The Roles of Identity in Society

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The Roles of Identity in Society
Many would argue that social justice is being served when someone says “we are all the same under the skin”. We are not all the same under the skin. Within us are our own senses of identity, constructed by our familiar discourses, the physical environment and its embedded culture, and our individual differences. Our sense of identity accounts for our perceptions of ourselves and how we are positioned by others in terms of culture, tradition, rituals, race, family, religion and education (Allen, 2004). Our identities affect our life chances through our positions in society, the access we have to power, status, education, and wealth (Allen, 2004). Examining our own identities gives us insight into the role identity plays in life and society and therefore some understanding of the impact that the identities of others has for them on their life choices (Austin, 2005). This essay will examine the importance of the search for identity, and the desire to reconcile those identities with society’s expectations, for the narrator in the novel by McDonald and Pryor (1999), ‘The Binna Binna Man’. The journey of this character will be positioned against my own life’s story as I attempt to compare the roles our identities have played in positioning us as members of Australian society.

The narrator in The Binna Binna Man is a character who has a very secure sense of his own identity. He has a sound knowledge of his spiritual heritage, his people’s traditions and the importance the strength of his identity has for him and for his people. He seems perplexed by the idea that his cousin Shandell is “…living different from all that stuff’ (McDonald & Pryor, 1999, pg 17). He is reminded by his “girragundji” (a guide for life sent by his ancestors) that the way to stay strong and avoid getting lost is to have faith in his spirituality and his identity (McDonald, et al., 1999). This is proven to him when he almost follows Shandell down the path to self-destruction. The Binna Binna Man, their beliefs, bring them both back to the strength they gain from knowing that they are Aboriginal Australians, with a wealth of culture, history, knowledge, and skills. Unfortunately their people bear the scars of that wealth being devalued and misunderstood by the Anglo Australian hegemonic society. This is demonstrated through the sadness they carry and the way they feel how many of their people they have lost. The narrator and his family have to scrape together the means to travel out of the community they live in to be able to participate in their cultural rituals of grief and burial because they are not traditions easily accessible to them in Australian society. The narrator does not carry around the invisible knapsack of rights and power described by McIntosh (1988) that gives him access to the ability to carry out the roles of his identity. Rather, he realizes the struggle he has ahead of him, to keep the strength of his identity and to be able to survive life and society with it proudly intact. He can see the strength of his people, but he can also see their struggle (McDonald et al, 1999). As noted in McDonald (2004) Australian Indigenous youth battle on a daily basis with the pressures their identities generate such as racism, poverty, the hegemonic culture of school, and having English as a second language, while trying to maintain the roles expected of them from their Indigenous cultures. It is an enormously demanding and frustrating battle for these youth to get through their daily lives intact, let alone being able to achieve well in either world.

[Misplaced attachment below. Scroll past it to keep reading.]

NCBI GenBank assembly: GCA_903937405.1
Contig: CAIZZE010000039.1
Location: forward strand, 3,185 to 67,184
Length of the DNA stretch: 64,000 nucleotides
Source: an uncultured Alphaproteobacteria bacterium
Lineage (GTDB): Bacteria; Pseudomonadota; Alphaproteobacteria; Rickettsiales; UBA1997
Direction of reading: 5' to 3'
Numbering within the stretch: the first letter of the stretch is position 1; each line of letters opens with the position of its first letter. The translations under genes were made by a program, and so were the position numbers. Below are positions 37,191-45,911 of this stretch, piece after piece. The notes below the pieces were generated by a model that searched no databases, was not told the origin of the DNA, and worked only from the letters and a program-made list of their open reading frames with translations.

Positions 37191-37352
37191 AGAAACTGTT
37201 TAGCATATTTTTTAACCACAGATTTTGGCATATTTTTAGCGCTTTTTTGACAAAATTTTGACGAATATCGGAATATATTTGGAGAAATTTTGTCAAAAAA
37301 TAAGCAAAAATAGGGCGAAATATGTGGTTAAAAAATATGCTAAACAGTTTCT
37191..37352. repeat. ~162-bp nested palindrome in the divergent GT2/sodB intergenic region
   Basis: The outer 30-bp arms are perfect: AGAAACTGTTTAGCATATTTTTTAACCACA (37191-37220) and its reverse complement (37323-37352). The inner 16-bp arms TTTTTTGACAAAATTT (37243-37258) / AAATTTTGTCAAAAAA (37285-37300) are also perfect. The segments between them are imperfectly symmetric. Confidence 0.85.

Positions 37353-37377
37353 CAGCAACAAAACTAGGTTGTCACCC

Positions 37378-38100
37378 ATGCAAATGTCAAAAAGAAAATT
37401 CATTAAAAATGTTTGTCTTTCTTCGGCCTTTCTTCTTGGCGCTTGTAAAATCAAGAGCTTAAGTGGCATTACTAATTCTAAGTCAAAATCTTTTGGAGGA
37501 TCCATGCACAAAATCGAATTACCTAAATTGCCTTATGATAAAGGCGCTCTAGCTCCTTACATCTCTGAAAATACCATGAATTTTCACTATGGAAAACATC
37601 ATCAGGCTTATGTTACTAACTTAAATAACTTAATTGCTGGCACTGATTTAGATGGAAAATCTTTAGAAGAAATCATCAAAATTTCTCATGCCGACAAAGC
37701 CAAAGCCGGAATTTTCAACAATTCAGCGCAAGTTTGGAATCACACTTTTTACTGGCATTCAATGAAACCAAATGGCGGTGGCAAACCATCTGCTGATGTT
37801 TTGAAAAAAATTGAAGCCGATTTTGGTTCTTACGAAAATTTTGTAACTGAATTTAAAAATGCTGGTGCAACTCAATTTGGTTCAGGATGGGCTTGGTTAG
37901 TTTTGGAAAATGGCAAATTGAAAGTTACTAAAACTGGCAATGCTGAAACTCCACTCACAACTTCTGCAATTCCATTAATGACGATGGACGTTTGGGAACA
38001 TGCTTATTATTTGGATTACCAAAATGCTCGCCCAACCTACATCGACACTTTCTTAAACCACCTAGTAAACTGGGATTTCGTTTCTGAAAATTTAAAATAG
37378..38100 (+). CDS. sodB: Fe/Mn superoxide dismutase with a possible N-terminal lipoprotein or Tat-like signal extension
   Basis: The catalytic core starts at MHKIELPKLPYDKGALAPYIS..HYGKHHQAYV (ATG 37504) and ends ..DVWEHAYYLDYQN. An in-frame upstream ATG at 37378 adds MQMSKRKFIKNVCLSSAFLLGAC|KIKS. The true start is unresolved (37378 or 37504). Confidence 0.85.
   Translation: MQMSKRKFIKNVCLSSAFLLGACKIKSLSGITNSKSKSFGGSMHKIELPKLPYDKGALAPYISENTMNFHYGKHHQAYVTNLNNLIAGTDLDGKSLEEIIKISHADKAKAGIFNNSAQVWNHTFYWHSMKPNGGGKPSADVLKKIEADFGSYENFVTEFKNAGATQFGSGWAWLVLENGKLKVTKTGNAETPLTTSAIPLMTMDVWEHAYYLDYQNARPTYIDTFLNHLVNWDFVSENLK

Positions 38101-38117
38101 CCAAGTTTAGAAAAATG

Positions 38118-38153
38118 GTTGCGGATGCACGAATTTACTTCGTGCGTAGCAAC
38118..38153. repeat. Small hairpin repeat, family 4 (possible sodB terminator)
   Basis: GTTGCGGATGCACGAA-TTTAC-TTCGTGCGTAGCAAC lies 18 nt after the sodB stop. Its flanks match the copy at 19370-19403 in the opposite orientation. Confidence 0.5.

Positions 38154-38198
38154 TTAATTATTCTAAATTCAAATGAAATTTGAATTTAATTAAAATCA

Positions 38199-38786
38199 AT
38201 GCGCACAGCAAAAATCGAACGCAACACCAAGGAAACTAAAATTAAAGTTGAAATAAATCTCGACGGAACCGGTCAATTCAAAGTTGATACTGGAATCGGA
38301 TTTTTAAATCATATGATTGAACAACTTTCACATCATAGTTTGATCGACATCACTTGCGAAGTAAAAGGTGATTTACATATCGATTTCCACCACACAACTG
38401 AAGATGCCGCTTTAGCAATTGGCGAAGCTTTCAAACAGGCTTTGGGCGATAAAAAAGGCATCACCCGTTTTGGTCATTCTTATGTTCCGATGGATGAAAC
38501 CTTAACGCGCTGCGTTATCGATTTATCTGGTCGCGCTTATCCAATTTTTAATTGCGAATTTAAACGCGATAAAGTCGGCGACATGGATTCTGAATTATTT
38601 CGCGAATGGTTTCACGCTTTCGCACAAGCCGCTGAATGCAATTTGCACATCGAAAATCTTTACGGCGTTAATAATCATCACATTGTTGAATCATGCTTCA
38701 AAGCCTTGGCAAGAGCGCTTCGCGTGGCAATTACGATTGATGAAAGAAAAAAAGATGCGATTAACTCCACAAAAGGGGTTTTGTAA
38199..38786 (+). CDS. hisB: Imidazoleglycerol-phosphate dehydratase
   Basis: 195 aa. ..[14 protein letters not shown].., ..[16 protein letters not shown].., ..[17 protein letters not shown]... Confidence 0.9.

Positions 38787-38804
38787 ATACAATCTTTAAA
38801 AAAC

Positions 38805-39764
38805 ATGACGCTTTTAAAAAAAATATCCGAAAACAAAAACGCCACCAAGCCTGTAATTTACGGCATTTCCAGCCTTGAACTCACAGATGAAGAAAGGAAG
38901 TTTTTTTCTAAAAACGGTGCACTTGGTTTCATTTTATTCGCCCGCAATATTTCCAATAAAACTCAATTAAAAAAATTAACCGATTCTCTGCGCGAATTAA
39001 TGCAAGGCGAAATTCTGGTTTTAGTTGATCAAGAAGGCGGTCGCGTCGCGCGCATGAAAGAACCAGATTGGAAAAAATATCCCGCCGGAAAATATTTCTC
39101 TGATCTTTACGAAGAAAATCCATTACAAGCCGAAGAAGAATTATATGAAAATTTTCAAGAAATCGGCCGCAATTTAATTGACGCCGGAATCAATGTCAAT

The narrator is struggling with his identity as an Aboriginal youth in Australian society and is trying to emerge from a history of oppression and denial. He has not inherited wealth from his parents or the social and cultural capital necessary to be able to identify with the hidden curriculum of the education system (Allen, 2004). His family...
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